We’ll start by acknowledging that to take a story we can all recite backwards and encapsulate the attention of a theatre audience with it for a two hour performance can be no easy feat. Matthew Bourne’s production of Sleeping Beauty was performed for a week this May at Sheffield’s own Lyceum theatre before a tour of the globe. Bourne managed to create theatre of immensely high quality in every aspect of its production. I could easily have watched it again with great ardour.
From the Vivienne Westwood-esque trailing, layered costumes, to the grandiose gothic archecture of the set design, to the show-stealing puppetry, there’s not a single moment that disappoints. No talent is left unshowcased and a fault to pick in any of it I could not find. Rather than prescribing set roles, each of the New Adventures company dancers (who all have several Bourne productions already under their belts) alternate parts throughout the tour, whilst all simultaneously convincing you throughout that they are playing the part they are born to play.
Bourne’s distinct style is, as always, completely unclassifiable and excitedly so. It marries contemporary dance with classical ballet amongst other things in an absolutely seamless fashion. Perhaps most commendable is Bourne’s talent for gender fluidity in his choreography. Known famously for his all male production of Swan Lake we knew that Bourne’s men would be far from big biceped props lifting dainty women with the odd courtesy solo dance. These men dance extended solo pieces and even display some incredible male on male lifts to create some truly mesmerising effects.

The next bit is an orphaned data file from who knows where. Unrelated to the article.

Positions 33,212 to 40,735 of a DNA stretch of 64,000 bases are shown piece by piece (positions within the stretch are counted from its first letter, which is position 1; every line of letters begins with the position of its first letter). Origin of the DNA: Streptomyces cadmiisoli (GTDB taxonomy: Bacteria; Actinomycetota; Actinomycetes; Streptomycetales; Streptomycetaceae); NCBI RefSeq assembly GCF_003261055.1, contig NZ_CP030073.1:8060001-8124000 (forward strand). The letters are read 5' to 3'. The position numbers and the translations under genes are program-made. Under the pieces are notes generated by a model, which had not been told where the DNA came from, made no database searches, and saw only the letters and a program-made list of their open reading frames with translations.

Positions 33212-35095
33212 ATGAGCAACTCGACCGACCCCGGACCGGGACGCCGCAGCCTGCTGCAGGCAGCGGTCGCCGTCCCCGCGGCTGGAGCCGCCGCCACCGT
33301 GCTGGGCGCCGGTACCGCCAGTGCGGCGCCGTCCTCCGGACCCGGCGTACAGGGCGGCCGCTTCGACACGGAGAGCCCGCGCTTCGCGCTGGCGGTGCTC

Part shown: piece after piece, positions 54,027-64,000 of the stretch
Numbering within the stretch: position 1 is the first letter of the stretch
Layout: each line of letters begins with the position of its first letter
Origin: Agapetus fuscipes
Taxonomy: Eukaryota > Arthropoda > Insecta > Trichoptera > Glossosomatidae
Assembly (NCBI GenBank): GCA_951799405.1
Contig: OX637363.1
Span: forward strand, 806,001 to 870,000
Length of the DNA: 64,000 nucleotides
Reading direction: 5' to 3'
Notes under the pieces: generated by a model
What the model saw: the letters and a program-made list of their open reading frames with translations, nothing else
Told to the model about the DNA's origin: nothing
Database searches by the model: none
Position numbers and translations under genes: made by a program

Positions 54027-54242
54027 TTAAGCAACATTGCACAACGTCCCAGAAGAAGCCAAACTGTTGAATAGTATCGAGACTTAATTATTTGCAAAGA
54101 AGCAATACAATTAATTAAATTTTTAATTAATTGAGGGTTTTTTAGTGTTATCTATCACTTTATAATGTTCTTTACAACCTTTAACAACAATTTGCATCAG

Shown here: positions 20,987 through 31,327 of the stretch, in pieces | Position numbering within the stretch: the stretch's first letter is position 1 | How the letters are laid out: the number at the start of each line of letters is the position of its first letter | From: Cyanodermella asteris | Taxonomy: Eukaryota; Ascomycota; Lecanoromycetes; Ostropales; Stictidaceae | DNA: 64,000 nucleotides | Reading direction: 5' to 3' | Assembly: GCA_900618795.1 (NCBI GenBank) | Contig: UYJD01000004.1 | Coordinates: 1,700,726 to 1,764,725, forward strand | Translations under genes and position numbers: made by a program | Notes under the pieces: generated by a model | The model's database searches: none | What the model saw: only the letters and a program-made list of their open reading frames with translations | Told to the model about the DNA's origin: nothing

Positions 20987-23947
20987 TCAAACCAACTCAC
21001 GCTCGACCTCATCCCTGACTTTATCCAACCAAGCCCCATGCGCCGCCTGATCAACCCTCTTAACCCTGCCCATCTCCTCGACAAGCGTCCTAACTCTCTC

In an age where we are spoiled by CGI, to go to a theatre and see men in flight, surreal automatous dream figures and literal transformations happening before your eyes, with absolutely no camera trickery, feels like magic. Most notable is the dream-like sequence in which we are foretold baby Aurora’s fate. The dark fairy Carabosse, encapsulating the story’s Grimm roots as a twisted pantomime dame, clutches the form of a crying baby. With a blink, the doll transforms into a real, fully grown, faceless woman, eerily forboding her cursed slumber through soft and surreal moves within the premonition. The talent of the dancers is unquestionable as they transcend styles, appear to defy gravity and even Bourne’s inclusion of, not one but two, travellators on stage does nothing to knock their precision and grace an inch.
Dollops of humour and the occasional surprise plot deviation from the Brothers Grimm original breathe bursts of new life into the tale. The use of a story we all know means we admire aspects of the performance that we might normally miss whilst desperately clamouring to follow the story (as so often happens in ballets). It is this edge of familiarity and accessibility that Bourne brings to his ballet performances that means he can engage new audiences. And the impeccable talent of the New Adventures cast and crew coupled with the modernity of the production has put Sleeping Beauty in a prime position to awaken a whole host of new Bourne fans, whilst continuing to leave his audiences in a daze.
The run of the ballet is over but keep an eye out at http://new-adventures.net for upcoming performances and other fascinating works by Matthew Bourne.